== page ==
Midday: lorazepam 1 mg.

Evening: lorazepam 1 mg.

Week 2:

Morning: lorazepam 1 mg.

Midday: lorazepam 1 mg.

Evening: lorazepam 0.5 mg plus diazepam 5 mg.

Week 3:

Morning: lorazepam 0.5 mg plus diazepam 5 mg.

Midday: lorazepam 1 mg.

Evening: lorazepam 0.5 mg plus diazepam 5 mg.

Week 4:

Morning: lorazepam 0.5 mg plus diazepam 5 mg.

Midday: lorazepam 1 mg.

Evening: diazepam 10 mg.

Week 5:

Morning: diazepam 10 mg.

Midday: lorazepam 1 mg.

Evening: diazepam 10 mg.

Week 6:

Morning: diazepam 10 mg.

Midday: lorazepam 0.5 mg plus diazepam 5 mg.

Evening: diazepam 10 mg.

Week 7:

Morning: diazepam 10 mg.

Midday: diazepam 10 mg.

Evening: diazepam 10 mg.

Week 8:

Start diazepam withdrawal.

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Basis for recommendation

These recommendations are in line with published reviews and guidelines on switching different benzodiazepines to diazepam and are based on expert opinion [Mant and Walsh, 1997; Ashton, 2002b; Australian Government Department of Health and Ageing, 2004; Lader et al, 2009; Taylor et al, 2012; BNF 65, 2013].

 

Switching to diazepam

 

Despite the lack of good quality evidence, switching to diazepam is recommended for some people. It possesses a long half-life (20–100 hours), thus avoiding sharp fluctuations in plasma level. For further information, see Managing someone who wants to stop.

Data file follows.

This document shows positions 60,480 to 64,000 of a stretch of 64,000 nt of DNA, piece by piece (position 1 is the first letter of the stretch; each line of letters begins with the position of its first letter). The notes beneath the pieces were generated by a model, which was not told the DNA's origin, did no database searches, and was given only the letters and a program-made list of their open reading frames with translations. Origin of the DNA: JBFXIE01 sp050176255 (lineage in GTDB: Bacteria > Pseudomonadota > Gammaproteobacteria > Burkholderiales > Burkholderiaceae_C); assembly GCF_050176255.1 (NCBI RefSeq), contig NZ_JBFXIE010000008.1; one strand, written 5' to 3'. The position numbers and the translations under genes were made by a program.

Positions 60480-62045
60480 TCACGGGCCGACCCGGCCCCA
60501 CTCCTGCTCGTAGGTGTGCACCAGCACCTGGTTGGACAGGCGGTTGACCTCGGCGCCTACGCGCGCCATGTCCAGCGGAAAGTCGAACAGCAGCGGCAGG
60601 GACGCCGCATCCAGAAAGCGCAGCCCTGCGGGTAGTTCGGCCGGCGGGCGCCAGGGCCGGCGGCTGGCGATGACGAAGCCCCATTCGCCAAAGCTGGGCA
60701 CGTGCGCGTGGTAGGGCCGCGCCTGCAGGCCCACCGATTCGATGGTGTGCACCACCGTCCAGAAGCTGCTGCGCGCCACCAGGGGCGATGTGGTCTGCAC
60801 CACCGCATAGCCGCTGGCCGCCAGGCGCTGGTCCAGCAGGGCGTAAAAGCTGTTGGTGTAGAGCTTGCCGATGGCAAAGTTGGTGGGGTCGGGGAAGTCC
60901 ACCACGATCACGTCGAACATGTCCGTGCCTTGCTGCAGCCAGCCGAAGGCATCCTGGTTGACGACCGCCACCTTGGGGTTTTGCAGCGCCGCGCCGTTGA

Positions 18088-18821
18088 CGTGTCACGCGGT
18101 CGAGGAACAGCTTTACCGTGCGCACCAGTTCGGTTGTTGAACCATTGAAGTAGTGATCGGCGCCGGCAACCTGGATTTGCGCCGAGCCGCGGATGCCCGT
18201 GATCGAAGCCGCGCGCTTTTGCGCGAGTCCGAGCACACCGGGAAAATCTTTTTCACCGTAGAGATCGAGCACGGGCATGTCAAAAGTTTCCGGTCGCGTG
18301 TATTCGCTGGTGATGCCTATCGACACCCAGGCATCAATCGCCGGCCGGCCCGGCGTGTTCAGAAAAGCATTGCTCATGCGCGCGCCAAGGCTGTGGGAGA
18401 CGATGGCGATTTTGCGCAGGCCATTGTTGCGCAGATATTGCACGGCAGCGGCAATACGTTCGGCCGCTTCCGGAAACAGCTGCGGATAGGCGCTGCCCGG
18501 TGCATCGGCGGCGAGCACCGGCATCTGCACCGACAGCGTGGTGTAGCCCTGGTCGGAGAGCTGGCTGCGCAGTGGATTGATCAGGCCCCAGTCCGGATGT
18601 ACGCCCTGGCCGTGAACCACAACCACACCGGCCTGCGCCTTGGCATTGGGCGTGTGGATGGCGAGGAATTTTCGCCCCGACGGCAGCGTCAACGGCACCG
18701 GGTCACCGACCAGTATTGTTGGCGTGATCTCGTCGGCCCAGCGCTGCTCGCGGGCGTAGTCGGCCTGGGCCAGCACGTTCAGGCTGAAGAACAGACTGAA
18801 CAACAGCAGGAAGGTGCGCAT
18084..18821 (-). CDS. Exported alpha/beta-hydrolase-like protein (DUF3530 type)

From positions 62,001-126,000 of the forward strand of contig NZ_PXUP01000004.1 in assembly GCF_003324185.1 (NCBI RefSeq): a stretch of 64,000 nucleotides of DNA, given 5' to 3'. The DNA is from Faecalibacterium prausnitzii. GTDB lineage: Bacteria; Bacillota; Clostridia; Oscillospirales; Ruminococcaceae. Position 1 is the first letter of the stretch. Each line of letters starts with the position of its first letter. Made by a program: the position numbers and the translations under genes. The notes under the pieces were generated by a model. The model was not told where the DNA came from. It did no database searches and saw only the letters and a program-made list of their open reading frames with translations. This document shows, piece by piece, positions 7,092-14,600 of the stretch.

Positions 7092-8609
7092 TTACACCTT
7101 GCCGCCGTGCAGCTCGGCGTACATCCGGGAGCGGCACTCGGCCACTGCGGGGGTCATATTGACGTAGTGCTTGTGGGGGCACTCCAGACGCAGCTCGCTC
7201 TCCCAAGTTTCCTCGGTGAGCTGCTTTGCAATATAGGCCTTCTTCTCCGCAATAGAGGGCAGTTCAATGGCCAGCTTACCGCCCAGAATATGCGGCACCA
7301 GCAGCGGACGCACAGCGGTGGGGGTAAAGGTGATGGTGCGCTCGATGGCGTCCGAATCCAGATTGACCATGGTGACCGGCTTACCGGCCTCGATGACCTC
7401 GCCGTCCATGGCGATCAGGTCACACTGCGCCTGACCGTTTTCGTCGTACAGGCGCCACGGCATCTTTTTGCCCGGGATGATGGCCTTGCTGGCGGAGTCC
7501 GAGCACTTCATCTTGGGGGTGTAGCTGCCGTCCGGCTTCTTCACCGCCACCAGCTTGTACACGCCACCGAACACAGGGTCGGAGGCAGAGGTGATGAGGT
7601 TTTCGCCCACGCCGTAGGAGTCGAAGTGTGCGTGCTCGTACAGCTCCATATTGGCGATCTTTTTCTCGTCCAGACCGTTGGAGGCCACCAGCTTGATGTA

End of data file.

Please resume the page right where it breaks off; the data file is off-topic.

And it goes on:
Examples of benzodiazepine and z-drug substitution schedules

 

These are adapted from the Ashton Manual[Ashton, 2002c]. This widely published manual was developed on the basis of clinical experience of managing people withdrawing from benzodiazepines and z-drugs in an English specialist clinic over a 12-year period.

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Withdrawing a benzodiazepine or z-drug

How should I withdraw a benzodiazepine or a z-drug?

Withdrawal should be gradual (dose tapering, such as 5–10% reduction every 1–2 weeks, or an eighth of the dose fortnightly, with a slower reduction at lower doses), and titrated according to the severity of withdrawal symptoms.

This may take 3–4 months to a year or longer. Some people may be able to withdraw in less time.

For advice on withdrawal, see Advice.

Withdrawal may be undertaken with or without switching to diazepam.

See Additional information for examples of withdrawal schedules. These should be tailored to meet individual needs.

For more information on withdrawal schedules for other benzodiazepines and z-drugs, see the Ashton Manual (available online at www.benzo.org.uk).

 

Additional information

 

These schedules are adapted from the Ashton Manual[Ashton, 2002c].

 

Diazepam is available in a variety of strengths (2 mg, 5 mg, and 10 mg) and formulations (scored tablets or liquid) to facilitate dose reduction, particularly at lower doses.